US Special Forces have been "mistakenly" bombed by Turkey in the northern Syrian town of Kobani.

The Pentagon confirmed US troops came under artillery fire from the Turks on Friday, in an area where Turkey knows Americans are present.

Navy Captain Brook DeWalt, a Pentagon spokesman, said the artillery explosion came within a few hundred metres of the area where US troops were.

A map showing Turkey's suggested operation in Syria, is placed to be used for a TV broadcast by journalists in Akcakale, Sanliurfa province, southeastern Turkey. Photo / AP
A map showing Turkey's suggested operation in Syria, is placed to be used for a TV broadcast by journalists in Akcakale, Sanliurfa province, southeastern Turkey. Photo / AP

"Turkish artillery hit close to a US special operations unit near Kobani on Friday," DeWalt confirmed.

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"The artillery shells hit several hundred metres from where the US special ops forces were located. There are no US injuries."

The shelling occurred on Mashtenour hill in Kobani, a border city under Kurdish control. Turkish forces are moving in on the region to reclaim it from the YPG, a group of Kurdish fighters.

Turkish forces allege that YPG fighters are planning to launch attacks over the border from the area.

US President Donald Trump, when asked about the shelling on the White House lawn on Friday afternoon, said: "We'll take a look at it".

It wants to move in and create a "safe zone", wiping out the Kurds and any ISIS prisoners being kept there.

Earlier this week, Trump agreed to remove US Special Operation Units which have been in the region for years, bolstering the Kurds in their fight against ISIS, and the Syrian Army.

Newsweek cited anonymous Department of Defense officials who said it was unlikely that the Turkish army would mistake US troops for Kurds in that case and that they would be aware of US positions "down to the grid".

An Iraqi Kurdish intelligence official confirmed the shelling.

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CNN reported that there was no indication the shelling was deliberate.

People gather after a car bomb exploded in the town of Qamishli, Syria. Photo / AP
People gather after a car bomb exploded in the town of Qamishli, Syria. Photo / AP
Treasury Secretary Steven Mnuchin takes a question from a reporter after announcing the threat of sanctions on Turkey in the Briefing Room of the White House. Photo / AP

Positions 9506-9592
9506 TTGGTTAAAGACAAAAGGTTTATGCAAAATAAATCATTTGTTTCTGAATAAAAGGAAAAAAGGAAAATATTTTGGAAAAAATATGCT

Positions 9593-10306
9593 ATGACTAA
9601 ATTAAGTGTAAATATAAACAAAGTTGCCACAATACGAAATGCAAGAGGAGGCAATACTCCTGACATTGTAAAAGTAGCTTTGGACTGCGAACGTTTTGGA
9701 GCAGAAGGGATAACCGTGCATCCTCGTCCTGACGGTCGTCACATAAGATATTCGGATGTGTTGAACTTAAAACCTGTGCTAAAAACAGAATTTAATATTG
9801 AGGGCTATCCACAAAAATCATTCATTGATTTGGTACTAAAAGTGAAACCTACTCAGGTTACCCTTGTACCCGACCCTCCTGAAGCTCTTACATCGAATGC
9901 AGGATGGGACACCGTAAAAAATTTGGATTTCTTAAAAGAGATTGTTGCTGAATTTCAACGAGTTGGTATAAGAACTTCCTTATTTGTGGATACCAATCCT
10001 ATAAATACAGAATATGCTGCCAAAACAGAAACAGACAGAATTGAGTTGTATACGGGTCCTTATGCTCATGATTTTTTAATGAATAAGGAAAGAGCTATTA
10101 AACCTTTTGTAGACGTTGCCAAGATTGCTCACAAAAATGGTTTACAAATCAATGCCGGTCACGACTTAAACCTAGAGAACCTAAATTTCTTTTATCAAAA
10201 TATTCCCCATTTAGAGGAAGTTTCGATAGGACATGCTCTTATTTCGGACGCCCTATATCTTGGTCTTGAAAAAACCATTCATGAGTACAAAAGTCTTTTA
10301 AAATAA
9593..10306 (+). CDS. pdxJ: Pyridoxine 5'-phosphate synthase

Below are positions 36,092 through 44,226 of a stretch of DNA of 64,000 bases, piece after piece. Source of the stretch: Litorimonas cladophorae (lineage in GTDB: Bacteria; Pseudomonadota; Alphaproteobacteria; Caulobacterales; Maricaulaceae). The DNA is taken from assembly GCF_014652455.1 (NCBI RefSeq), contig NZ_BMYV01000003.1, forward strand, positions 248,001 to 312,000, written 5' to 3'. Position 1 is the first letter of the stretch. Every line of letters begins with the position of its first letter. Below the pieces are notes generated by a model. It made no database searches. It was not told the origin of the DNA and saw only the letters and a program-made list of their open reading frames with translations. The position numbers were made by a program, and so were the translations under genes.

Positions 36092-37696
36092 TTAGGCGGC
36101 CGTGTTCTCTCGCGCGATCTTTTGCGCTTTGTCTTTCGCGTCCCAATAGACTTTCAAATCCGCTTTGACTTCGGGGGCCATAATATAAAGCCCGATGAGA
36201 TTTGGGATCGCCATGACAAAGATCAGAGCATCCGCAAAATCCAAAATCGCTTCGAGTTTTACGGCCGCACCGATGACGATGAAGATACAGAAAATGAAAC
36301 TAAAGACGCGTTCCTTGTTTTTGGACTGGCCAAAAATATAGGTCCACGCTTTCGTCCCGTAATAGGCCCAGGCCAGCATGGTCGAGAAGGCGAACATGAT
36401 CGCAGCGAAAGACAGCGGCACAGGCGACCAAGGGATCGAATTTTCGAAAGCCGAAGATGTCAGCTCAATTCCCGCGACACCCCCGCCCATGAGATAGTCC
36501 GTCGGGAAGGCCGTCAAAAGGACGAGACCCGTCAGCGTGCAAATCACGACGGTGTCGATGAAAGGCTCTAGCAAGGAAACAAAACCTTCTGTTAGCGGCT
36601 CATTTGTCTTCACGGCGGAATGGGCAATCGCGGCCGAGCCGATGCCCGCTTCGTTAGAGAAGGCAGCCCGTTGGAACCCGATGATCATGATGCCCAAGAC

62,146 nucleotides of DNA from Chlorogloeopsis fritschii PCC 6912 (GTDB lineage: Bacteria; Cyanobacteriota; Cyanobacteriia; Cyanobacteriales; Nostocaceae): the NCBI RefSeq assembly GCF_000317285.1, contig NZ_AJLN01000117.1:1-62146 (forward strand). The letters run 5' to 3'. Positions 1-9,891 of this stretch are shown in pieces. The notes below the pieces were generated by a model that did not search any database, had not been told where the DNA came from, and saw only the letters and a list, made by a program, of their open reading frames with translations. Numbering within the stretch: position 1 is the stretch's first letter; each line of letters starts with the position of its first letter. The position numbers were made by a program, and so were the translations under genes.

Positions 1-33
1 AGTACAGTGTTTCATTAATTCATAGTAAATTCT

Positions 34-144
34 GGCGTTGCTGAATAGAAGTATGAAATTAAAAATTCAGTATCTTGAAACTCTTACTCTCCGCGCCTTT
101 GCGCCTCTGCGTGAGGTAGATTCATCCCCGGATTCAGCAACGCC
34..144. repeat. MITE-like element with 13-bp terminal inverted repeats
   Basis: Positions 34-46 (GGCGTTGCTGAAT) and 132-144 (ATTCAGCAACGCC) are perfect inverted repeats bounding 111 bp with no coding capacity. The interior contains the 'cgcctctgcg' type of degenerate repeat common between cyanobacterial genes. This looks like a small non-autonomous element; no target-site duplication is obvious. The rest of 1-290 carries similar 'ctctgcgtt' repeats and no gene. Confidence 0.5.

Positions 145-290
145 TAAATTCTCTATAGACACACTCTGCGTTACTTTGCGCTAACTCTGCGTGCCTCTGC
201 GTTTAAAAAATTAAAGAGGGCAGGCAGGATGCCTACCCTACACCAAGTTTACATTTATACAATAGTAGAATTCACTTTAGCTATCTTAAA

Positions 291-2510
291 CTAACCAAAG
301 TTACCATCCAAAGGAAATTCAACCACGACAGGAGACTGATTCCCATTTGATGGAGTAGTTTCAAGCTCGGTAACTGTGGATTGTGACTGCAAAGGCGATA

Treasury Secretary Steven Mnuchin takes a question from a reporter after announcing the threat of sanctions on Turkey in the Briefing Room of the White House. Photo / AP

Turkey's military also issued a statement insisting it was an accident and that it was returning fire on the Kurds.

It said that as soon as it realised US Special Forces had potentially been caught in the middle, it ceased.

However journalists in the region cite other officials who say it is impossible it was a mistake.

"They know we are there, we told them our position. There's no other target in the area. They're trying to drive us out. If Turkey can get us to leave so they can siege Kobane, it's all over," one Coalition officer told Telegraph reporter Josie Ensor.

The unnamed official said the shelling was so heavy, US forces considered returning fire.

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It comes after President Trump agreed to remove US troops from the region, where they have been bolstering the Kurds since the start of the Syrian civil war.

Turkey is fighting them, claiming they are a terrorist organisation.

Trump has been criticised for the decision, with some fearing it could enable ISIS fighters in the region by removing one of the key groups fighting them, and expose the Kurds to harm.

He has insisted he will impose sanctions on Turkey if it acts irresponsibly.

Turkish-backed Syrian opposition fighters from the Syrian National Army, are driven through the town of Akcakale, Sanliurfa province. Photo / AP
Turkish-backed Syrian opposition fighters from the Syrian National Army, are driven through the town of Akcakale, Sanliurfa province. Photo / AP
Syrian Kurdish fighters of Turkey-backed Free Syrian Army enter Turkey from Syria to join fighting alongside Turkish forces against US-backed Kurds. Photo / AP
Syrian Kurdish fighters of Turkey-backed Free Syrian Army enter Turkey from Syria to join fighting alongside Turkish forces against US-backed Kurds. Photo / AP

US Treasury Secretary Steve Mnuchin also fired a warning shot at Turkey on Friday, saying Trump is prepared to impose "very significant" sanctions on Ankara if President Recep Tayyip Erdogan steps out of line.

Mnuchin said that Trump had signed an executive order giving Treasury the authority, in consultation with the State Department, to impose sanctions a moment's notice. He declined to elaborate on potential targets but said financial institutions had been put on notice.

Turkey has also been told to "not allow even a single ISIS fighter to escape" from captivity, he announced from the White House podium at a short-notice briefing.

Despite the warning, he said Erdogan's invitation to visit the White House on November 13 remained intact.

- additional reporting Daily Mail